This week AMD took the wraps off of its latest generation of mobile processors. The company is being aggressive, offering up to eight cores for both the traditional ultra-portable notebook as well as the higher-performance content creator and prosumer notebook. The move to 7nm, as well as design efficiency improvements, have been quite aggressive, with the new hardware claiming double the performance per watt, 20% lower SoC power, and 80% quicker adjustments from low-to-high power inside the chip. This has enabled some key design wins, as seen at CES this week, which are set to come out over the next year.

As part of the CES announcements, AMD invited a small number of press to talk to the CEO Dr. Lisa Su  about the announcements, 7nm, mobile, and for any other lingering questions about AMD’s recent position in technology news. Here was our chance to tackle AMD’s stance about what it thinks about the future of the mobile space, and where these new products fit into that ecosystem where the company has not traditionally performed so well. With the opportunity at hand, Dr. Su was very keen to discuss how AMD has worked with its partners to enable what it sees as high-performance hardware that users can tangibly feel offer them a differentiated experience.

The format was for a general roundtable Q&A, and so the transcription below has been adjusted so questions that align are listed consecutively.

Renoir Design Timeline

Dr. Ian Cutress, AnandTech: These chips would have been in the design phase three years ago - has the laptop market changed since those initial design plans from where it was at that time?

LS: That’s a good question. I would say that there is more desire for performance in any given form factor. That’s where we’re doing this H-series, what we’re doing around gaming and content creation and offering more TDP but a lot more horsepower. I think Frank (Azor) said it very well – the idea of briging desktop class performance into the notebook form factor is one of the fastest growing areas in the market. We didn’t spend a lot of time on our commercial plans and designs today, but you can expect that our commercial offerings will be very important. Part of that is bringing security and manageability to the platform – businesses want more control over their machines.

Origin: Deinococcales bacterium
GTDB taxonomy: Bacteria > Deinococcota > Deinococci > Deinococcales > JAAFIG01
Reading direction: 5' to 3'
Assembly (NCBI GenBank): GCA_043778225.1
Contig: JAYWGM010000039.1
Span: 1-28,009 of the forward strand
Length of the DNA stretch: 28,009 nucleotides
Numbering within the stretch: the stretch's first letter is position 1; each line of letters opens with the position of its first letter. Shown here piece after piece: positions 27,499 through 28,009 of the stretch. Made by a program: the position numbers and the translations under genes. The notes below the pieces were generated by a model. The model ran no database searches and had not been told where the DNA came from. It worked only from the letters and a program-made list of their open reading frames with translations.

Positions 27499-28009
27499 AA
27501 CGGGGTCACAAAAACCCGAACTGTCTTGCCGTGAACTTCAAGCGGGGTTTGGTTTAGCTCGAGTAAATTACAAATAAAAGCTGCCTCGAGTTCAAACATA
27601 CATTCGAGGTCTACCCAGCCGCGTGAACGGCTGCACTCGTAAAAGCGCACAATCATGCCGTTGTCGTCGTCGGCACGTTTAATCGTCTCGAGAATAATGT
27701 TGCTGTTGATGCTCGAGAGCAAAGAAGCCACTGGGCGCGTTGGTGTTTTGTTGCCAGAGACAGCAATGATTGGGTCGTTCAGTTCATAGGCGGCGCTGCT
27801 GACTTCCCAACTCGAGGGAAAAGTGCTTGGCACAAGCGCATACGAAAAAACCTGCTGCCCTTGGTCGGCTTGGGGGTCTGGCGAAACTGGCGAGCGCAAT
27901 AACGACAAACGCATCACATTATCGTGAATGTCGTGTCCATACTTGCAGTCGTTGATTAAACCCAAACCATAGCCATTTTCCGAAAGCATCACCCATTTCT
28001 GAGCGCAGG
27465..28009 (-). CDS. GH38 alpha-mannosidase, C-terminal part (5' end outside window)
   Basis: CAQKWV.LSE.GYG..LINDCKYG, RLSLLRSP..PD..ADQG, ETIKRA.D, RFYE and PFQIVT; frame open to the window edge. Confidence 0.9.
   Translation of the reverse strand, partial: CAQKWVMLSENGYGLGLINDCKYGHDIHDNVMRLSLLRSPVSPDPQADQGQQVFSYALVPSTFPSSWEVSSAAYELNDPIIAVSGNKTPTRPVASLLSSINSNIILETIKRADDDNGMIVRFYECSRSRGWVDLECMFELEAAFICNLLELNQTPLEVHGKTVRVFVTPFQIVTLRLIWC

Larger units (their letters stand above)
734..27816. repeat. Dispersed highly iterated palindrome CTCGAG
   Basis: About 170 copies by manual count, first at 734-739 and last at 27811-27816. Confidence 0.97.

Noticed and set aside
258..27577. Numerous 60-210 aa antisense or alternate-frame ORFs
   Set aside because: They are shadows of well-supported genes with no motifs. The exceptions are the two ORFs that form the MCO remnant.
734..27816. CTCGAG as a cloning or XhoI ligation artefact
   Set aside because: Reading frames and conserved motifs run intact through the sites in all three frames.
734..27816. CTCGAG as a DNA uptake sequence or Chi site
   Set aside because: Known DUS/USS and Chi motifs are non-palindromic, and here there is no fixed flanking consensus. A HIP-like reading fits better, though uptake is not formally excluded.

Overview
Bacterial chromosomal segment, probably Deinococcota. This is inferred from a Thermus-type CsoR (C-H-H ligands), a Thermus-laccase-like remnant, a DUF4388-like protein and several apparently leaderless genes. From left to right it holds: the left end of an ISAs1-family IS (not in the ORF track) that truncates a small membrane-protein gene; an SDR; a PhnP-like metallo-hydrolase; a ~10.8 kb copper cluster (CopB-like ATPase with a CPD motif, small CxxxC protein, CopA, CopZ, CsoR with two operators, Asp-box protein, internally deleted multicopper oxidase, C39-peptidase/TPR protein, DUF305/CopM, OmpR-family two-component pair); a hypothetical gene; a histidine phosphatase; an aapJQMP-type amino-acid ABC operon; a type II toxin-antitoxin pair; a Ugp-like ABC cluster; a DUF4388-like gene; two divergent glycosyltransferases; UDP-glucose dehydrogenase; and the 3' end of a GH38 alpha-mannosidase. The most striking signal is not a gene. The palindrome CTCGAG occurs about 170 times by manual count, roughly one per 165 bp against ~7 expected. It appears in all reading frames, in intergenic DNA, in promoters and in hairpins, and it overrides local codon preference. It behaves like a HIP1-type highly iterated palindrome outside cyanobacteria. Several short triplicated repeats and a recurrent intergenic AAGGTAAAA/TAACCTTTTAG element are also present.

Volker Rißka, ComputerBase: If the design was being discussed three years ago, why are the new parts using Vega, and not Navi?

LS: It's always how we integrate the components at the right time. Certainly the Vega architecture is well known, very well optimized. It was always planned that this would be Zen2 + Vega. But just to be clear, you will see Navi in our APUs, and those will be coming.

 

Graphics

AnandTech: One of Intel’s marketing points has been that in order to get the best graphics in a laptop, such as the RTX 2080 and above, is to get an Intel laptop. Can you say if any of your OEM partners are going to partner the new Ryzen Mobile hardware with the best in the graphics market?

LS: As you can imagine, I’m not going to preannounce designs from our OEM partners, but I would say that you should believe that we are on a clear mission, and that mission is to have AMD in more premium designs for both the consumer and commercial markets. That’s not just our focus today, in 2020, but beyond 2020 also.

Dean Takahashi, VentureBeat: Is real time ray-tracing in graphics going to be as big as NVIDIA says it is?